7. You would be correct in assuming that there are many services out there that do this. The problem is that no one has gotten it right yet. Even Amazon, has a product called Your Media Library that they’ve abandoned at some levels. Originally they were working on a webcam barcode scanner (Like Delicious Library). It failed. I’ve seen at least seven different startups attempt to solve this problem, all without much luck (not enough money/resources/users).

    I currently know of two companies in my state alone that offer a home inventory web app and couple it with specialists that come out to your home to do the inventory for you. That’s not really my cup of tea. I think the social aspect you write about really speaks to me. However, it suffers from the chicken or egg problem. How do you get users to want to start adding their own items? I must admit even searching or scanning the items in with a barcode reader is time consuming.

    I’m also convinced that trying to add features that are too similar to E-bay/Facebook is a major red flag for most of these startups. Many of them try to tackle too many features and then you suffer from feature creep (diluting the core functionality) which ultimately results in users who are uninspired. I’ve seen it fail several times already (myself included).

    I’ve been watching this space exclusively for many years now. I’m in the midst of trying to solve the problem myself. I must admit, it’s easy to get caught up with adding feature upon feature, because inventory is such a broad function for data.

    I’m definitely excited to see who and what is going to come out on top, I really feel that this type of application will be the new “it” app sometime in the near future.

  8. Yeah, this is an idea I’ve had for years now… I think my Dad and I started discussing during Katrina. What you laid out was a big part of it, and my idea also had some additional components/features, too, beyond just physical posession.

  9. This sounds like a cool idea, but as a matter of practicality? Our insurance people simply recommend making a video of all your crap in case of catastrophic loss or theft. Americans have a bizarre relationship to “stuff” (cf. Hoarders) anyway…not sure we like to look with a cool, clear eye at things we already have.

  10. I think a model like Ravelry.com for home inventory would be great. It’s not too complicated and it’s well integrated.

    My girlfriend is a knitter and when I saw her using Ravelry, I was blown away. It simply allows knitters to upload their projects. But the hook is, the knitter then identifies the type of yarn used and the pattern.

    Ravelry then lets other users sort through the site by yarn, pattern, person, and other knitting miscellany.

    It’s insanely useful and if applied to home inventory, I think it’d be nearly perfect.

  11. This is where the semantic web and RDF will come into play. You should check out Siegel’s book “Pull: The Power of the Semantic Web to Transform Your Business”, it’s a bit “pie in the sky” but who would’ve predicted the technological world we live in today 20 years ago.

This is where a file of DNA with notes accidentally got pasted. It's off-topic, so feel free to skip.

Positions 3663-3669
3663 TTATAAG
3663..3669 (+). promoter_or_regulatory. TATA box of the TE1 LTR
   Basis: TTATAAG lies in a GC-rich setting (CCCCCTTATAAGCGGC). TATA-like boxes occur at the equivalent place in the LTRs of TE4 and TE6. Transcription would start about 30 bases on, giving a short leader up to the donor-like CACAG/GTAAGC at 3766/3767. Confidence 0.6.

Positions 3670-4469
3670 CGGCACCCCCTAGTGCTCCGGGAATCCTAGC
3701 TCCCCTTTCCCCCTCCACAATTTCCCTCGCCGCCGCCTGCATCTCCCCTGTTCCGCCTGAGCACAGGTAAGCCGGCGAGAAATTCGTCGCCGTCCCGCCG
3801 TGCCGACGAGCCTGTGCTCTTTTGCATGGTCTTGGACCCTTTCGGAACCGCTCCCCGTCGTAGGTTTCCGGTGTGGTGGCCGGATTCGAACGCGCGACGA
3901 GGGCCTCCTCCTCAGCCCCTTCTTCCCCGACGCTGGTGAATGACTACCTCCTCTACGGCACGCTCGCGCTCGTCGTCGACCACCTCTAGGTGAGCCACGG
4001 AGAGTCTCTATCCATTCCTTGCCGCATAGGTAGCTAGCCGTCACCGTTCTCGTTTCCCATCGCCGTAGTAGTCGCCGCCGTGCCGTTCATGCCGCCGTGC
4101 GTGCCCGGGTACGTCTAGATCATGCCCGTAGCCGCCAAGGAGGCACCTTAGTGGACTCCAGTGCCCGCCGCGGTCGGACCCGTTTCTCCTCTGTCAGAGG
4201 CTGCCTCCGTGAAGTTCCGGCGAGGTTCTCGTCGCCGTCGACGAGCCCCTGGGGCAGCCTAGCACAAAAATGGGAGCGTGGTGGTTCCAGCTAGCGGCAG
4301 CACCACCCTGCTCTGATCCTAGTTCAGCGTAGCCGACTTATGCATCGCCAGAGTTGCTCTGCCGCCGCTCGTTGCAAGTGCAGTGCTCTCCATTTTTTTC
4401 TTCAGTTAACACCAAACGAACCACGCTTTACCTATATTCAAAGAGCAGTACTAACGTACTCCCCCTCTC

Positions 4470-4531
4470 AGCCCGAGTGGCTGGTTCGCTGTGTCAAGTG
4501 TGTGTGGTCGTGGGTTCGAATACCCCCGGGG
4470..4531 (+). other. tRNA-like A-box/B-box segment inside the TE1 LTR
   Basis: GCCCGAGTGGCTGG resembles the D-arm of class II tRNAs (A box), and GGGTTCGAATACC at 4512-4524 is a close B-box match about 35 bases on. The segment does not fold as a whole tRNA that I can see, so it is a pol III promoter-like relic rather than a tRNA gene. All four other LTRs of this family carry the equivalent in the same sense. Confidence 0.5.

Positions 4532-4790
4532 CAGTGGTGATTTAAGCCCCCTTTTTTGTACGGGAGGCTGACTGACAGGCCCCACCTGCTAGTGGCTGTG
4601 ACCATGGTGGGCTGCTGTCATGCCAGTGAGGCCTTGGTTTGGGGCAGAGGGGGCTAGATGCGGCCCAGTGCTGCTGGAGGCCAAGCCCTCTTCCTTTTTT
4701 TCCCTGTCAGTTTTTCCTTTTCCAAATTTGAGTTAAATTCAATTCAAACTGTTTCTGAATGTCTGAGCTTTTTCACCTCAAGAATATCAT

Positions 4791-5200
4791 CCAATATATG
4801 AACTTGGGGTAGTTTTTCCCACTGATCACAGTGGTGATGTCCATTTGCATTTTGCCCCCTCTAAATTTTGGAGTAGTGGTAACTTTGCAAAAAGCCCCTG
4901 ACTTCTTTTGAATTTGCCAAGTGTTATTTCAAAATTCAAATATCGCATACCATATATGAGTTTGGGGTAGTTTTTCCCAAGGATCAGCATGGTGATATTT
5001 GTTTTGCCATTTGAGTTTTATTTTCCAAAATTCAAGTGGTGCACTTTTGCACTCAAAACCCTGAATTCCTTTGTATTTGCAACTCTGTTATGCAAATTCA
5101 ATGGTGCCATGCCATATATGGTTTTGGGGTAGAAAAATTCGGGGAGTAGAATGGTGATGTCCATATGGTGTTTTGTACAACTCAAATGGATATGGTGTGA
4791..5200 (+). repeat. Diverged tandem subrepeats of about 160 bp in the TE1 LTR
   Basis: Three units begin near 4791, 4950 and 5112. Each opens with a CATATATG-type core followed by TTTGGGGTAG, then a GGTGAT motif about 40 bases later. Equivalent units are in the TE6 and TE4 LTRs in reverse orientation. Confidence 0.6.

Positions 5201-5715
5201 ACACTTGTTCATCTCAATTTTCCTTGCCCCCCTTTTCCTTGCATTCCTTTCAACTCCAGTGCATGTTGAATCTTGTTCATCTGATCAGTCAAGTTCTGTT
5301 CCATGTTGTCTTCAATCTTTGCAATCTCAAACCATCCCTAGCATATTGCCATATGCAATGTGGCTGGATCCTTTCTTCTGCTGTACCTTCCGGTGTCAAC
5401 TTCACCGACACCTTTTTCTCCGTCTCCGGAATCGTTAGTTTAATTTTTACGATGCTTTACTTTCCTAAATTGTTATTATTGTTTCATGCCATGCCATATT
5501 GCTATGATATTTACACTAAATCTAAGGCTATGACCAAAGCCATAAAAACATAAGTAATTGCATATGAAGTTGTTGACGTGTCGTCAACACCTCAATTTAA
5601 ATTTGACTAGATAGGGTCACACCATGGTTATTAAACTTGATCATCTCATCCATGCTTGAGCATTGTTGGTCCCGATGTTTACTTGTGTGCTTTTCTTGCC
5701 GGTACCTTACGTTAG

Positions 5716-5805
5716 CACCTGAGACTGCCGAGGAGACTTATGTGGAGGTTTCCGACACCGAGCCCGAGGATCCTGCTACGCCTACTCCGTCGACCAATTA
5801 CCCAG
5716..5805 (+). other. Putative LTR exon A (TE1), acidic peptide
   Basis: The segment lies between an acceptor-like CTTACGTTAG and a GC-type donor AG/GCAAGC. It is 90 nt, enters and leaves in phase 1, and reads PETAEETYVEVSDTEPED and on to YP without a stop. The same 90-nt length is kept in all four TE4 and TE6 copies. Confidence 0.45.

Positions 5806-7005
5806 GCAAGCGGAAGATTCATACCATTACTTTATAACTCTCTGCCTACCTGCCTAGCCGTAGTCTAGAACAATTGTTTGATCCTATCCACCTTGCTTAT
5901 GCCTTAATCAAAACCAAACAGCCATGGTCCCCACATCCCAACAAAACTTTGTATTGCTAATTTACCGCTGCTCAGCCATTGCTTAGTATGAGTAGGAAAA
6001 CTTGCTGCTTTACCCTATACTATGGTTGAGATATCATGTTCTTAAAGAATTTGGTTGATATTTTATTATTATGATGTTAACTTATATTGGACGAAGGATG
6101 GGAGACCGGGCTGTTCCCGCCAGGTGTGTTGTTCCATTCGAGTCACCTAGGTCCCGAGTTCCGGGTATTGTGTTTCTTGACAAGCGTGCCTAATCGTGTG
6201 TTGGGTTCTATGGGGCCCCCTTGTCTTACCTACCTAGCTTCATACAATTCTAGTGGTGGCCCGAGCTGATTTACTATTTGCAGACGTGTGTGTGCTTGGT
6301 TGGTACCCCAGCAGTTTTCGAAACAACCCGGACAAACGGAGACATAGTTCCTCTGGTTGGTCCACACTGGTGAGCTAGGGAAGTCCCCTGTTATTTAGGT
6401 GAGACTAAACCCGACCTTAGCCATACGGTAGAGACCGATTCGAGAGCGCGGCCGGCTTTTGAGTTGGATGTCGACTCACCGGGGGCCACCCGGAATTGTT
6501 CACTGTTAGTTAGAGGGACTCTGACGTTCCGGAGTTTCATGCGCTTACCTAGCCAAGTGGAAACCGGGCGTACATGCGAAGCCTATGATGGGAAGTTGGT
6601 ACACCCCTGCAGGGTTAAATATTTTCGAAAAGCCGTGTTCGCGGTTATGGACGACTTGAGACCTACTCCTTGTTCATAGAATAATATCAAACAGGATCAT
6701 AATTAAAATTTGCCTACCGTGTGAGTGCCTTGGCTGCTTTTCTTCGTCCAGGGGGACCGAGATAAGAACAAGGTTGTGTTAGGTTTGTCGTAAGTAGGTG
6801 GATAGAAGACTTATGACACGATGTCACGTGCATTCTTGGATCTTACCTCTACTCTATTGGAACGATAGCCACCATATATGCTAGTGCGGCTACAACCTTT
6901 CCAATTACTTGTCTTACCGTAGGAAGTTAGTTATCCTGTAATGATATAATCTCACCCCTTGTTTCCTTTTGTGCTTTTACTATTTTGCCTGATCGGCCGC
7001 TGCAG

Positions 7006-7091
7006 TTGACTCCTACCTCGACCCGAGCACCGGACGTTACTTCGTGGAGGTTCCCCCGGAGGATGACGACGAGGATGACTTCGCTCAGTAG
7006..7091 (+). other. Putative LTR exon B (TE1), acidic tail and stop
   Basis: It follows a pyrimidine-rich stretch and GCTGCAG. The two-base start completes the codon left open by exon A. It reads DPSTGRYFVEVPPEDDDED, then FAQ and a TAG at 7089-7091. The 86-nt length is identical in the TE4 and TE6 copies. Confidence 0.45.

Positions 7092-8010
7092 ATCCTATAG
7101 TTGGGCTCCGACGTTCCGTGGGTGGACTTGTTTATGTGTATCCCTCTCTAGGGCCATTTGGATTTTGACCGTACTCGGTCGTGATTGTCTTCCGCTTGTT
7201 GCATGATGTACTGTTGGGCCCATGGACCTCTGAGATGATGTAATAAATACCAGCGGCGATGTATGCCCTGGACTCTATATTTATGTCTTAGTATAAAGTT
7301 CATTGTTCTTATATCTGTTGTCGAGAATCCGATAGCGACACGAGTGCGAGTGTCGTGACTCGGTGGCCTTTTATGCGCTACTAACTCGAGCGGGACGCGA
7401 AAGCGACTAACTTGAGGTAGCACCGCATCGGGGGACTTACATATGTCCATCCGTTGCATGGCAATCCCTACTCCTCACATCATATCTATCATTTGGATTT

12. Definitely the right time for someone to come along and invent an iPhone/Android app to do just this, considering the current awareness of barcode scanning apps.

  13. I don’t know if I’d spend the time it would take to inventory my stuff; however, access to a dialog has helped me in the past, from figuring out why my hot water heater pilot goes off when the plumber told me to replace it to car defects. I’m on Ravelry & that is a good model for people to interface about knitting, etc. An app might be great, scan the bar code and no need for typing in details. good luck with the proposal.

  14. Well, Khoi, I’m certainly uplifted by the spirit of the post and the validation of the concept in the comments. I’m a co-founder of Keepio, an online platform to organize your belongings with some natural extensions into the world of friend-to-friend commerce.

    While we have not yet released the auto-suggest features you mention to the entire Keepio member base, they will be released globally in less than two weeks. Regarding Mr. Baumgarten’s comments above, yes there are plenty of opportunities for other “features” that can and will continue to inhibit our greater goal of connecting people more meaningfully with the products they own.

    Keepio’s mission focuses on creating transactions that save time and money as well as fostering advocacy and trust among product enthusiasts of all kinds. We’d love to have you kick the tires when you find time. Thousands of people are using the Keepio system in its initial state (released as an alpha project in Sept 2010), though a significant overhaul is underway and will be released in early- to mid-March.

    Thank you for giving me and the other Keepio co-founders that warm and fuzzy feeling of “idea validation”, Khoi. 🙂

  15. What you need is a home inventory app, that can take a photo of bar codes and add the pertinent data to your cloud-based database.

    If you don’t have the bar-code anymore, then take a good photo and mash it against Google’s image database. Pick the image that most closely resembles your thing, and voila!

    Eventually, as you get a new couch, etc., this process becomes much easier.

    And I only need 10-20% commission on all apps sold. 🙂